Juan Carreño de Miranda, "Self-portrait" (1680)
Juan Carreño de Miranda, “Self-portrait” (1680) (Credit: Wikimedia)

Even so, he largely succeeded in maintaining the territorial integrity of his empire, while overseeing the demographic recovery of mainland Spain, and instituting some of the earliest policies aimed at reforming peninsula trade. In addition, he was a great patron of the arts and sciences. An admirer of the work of Juan Carreño de Miranda—known today as “the painter of the Austrian decadence of Spain”—Charles II made him a court artist, and commissioned many paintings from him, including several portraits of himself and his wives, as well as two of Eugenia Martínez Vallejo, an extremely obese 6-year-old child. Combining Velázquezian gravity and decorum with the dark, loose vividness of Anthony Van Dyck’s technique, most of these portraits—as well as a few other paintings by Juan Carreño de Miranda—are nowadays considered supreme masterpieces of middle-Baroque art.

Childless Charles, Heirless Habsburgs

José García Hidalgo, "Mary Louise of Orleans, Queen of Spain" (c. 1679) (Credit: Wikimedia)
José García Hidalgo, “Marie Louise d’Orléans, Queen of Spain” (c. 1679) (Credit: Wikimedia)

So, for all intents and purposes, it would be an exaggeration to say that Charles II of Spain was a bad monarch. The truth is, even if he was, he was certainly not particularly worse than those before him. In terms of his royal legacy, the main issue with him was, well, his issue: he couldn’t have any. His first wife, Marie Louise d’Orléans, struggled to conceive, and though we don’t know the reason for this, we do know that she once confided to the French ambassador in Spain that “she was really not a virgin any longer, but that as far as she could figure things, she believed she would never have children.”

It seems that Charles II blamed himself for this. At the advice of either his mother or governess (both named Maria Anna), he spent a period of his life sleeping next to his father’s grave, and then even alongside Philip IV’s disinterred body; it was believed, at the time, that this should help a person produce an heir. It didn’t, of course. Unfortunately, similar primitive fertility gave Marie Louise severe intestinal problem and in 1689—a decade after she had become the Queen of Spain—she died at the age of 26, probably from appendicitis.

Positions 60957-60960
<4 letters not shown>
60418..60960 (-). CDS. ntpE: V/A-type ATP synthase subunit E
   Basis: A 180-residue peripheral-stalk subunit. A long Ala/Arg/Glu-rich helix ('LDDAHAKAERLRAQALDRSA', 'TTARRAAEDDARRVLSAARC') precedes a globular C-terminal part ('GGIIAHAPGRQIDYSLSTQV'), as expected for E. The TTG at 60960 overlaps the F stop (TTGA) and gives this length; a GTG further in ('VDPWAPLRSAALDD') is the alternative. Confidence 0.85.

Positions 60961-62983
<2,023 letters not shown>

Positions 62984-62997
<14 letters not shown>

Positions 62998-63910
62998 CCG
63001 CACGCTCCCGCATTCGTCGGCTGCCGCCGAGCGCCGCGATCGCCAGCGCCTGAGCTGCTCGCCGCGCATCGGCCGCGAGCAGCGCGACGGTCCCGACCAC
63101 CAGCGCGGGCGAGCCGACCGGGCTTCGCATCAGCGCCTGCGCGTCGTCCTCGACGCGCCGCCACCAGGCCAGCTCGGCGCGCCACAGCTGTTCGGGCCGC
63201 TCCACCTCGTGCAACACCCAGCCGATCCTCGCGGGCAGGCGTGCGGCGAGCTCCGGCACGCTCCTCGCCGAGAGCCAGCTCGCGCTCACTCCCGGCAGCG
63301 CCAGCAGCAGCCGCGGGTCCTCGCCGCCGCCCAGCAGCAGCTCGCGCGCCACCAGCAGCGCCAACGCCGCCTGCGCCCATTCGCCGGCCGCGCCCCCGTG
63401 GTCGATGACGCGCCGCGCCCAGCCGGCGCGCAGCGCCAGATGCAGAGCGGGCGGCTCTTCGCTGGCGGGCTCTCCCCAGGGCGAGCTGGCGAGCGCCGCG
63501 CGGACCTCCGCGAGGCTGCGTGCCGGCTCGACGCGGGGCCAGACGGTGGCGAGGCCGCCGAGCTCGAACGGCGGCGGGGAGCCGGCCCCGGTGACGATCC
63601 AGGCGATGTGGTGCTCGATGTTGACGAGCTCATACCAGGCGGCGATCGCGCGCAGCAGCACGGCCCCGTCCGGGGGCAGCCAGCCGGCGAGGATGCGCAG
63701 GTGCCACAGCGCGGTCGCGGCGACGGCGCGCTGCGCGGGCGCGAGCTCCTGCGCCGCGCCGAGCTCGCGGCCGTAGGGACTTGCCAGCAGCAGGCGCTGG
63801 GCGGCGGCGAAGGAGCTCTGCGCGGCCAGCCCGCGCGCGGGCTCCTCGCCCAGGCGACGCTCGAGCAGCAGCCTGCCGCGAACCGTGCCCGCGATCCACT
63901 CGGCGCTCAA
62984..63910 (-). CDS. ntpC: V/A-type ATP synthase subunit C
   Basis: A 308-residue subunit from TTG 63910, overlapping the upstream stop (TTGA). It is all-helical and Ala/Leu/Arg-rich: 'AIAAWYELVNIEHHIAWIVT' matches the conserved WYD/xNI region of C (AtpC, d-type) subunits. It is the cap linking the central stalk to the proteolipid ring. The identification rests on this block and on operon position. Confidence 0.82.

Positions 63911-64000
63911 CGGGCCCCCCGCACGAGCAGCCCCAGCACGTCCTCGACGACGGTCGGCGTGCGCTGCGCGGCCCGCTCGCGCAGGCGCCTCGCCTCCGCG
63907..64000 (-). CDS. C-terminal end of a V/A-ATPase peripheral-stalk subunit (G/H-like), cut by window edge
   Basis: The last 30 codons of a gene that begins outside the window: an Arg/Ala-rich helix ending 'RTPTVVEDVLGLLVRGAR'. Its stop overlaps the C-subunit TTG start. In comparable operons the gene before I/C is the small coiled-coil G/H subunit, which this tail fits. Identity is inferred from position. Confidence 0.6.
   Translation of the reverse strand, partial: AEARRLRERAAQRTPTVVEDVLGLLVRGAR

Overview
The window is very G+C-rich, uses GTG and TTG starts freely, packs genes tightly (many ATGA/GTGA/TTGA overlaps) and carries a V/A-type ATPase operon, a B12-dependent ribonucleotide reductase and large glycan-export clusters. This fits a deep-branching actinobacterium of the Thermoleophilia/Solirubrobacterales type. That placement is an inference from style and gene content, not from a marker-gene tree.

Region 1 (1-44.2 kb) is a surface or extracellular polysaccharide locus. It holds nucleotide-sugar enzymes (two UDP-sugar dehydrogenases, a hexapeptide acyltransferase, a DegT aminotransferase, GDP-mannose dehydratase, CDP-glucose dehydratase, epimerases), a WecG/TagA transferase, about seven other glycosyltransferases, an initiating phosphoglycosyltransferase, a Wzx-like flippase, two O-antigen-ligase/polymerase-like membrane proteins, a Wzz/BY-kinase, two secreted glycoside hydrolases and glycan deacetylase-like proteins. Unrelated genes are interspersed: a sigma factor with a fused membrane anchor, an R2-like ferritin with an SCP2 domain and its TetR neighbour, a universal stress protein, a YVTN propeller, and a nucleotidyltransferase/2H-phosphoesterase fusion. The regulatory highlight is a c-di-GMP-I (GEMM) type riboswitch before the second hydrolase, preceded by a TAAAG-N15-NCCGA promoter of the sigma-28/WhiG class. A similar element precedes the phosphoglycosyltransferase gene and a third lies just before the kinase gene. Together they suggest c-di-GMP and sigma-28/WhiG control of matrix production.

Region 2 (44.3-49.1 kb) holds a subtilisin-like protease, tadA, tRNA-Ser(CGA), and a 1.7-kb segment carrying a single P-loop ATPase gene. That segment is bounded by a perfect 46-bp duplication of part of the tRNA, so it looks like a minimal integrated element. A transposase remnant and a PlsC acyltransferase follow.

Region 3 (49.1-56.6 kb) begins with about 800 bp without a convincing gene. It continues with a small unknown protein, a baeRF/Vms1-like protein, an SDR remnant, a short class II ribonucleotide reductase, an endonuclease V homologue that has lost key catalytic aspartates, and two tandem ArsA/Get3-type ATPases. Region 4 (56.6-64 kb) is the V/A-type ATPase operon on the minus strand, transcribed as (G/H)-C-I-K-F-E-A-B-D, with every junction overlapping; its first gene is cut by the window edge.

Robert Gabriel Gence, "Portrait of Marie-Anne de Neubourg" (1715)
Robert Gabriel Gence, “Portrait of Maria Anna de Neuburg” (1715) (Credit: Wikimedia)

After Marie Louise’s death, Charles II married Maria Anna of Neuburg. She was chosen precisely because her family had boasted reputation for fertility for several generations; Maria Anna herself was the last of 12 children. Even so, much like her predecessor, she was also incapable of producing an heir for Charles II. His autopsy, years later, would reveal that every hope to the contrary was futile all along: at the time he died, Charles II had a single atrophied testicle, black as coal.

The War of the Spanish Succession

It wasn’t only his impotence that the autopsy of Charles II revealed. It also exposed the extent to which he had been exhausted by his numerous afflictions and chronic health problems. The records say that his “heart was the size of a peppercorn;” that “his lungs were corroded;” that “his intestines were rotten and gangrenous;” and that “his head—was full of water.”

Charles died on November 1, 1700, in his royal palace, five days before his 39th birthday. In March of that year, he had chosen for his successor an Austrian claimant to the throne: Charles VI, a member of the House of Habsburg. However, just a few days before Charles II’s death, the Archbishop of Toledo, Luis Manuel Fernández de Portocarrero, coaxed him into altering his final will and testament in favor of another candidate: Philip of Anjou, the grandson of the French King Louis XIV. Philip was proclaimed King of Spain just 15 days after Charles’ death. The event set off the War of the Spanish Succession.

François Pascal Simon Gérard, "Philippe of France, Duke of Anjou, proclaimed King Felipe V of Spain at Versailles on 16 November 1700" (c. 1820s)
François Pascal Simon Gérard, “Philippe of France, Duke of Anjou, proclaimed King Felipe V of Spain at Versailles on 16 November 1700” (c. 1820s) (Credit: Wikimedia)

The war lasted for 13 years and resulted in the Bourbon Dynasty taking over the Spanish throne from the Austrian Habsburgs. In 1714, Philip of Anjou became Philip V, King of Spain; his descendants ruled Spain for the next century, when Napoleon Bonaparte invaded the country and installed his own brother, Joseph Bonaparte, as the new king.

The War of the Spanish Succession had lasting effects on Europe, particularly in terms of the balance of power between the major states. It ended with a power shift; it began with a power struggle. However, its real origins should be sought elsewhere—most befittingly, in the bedrooms of the Habsburg royal family.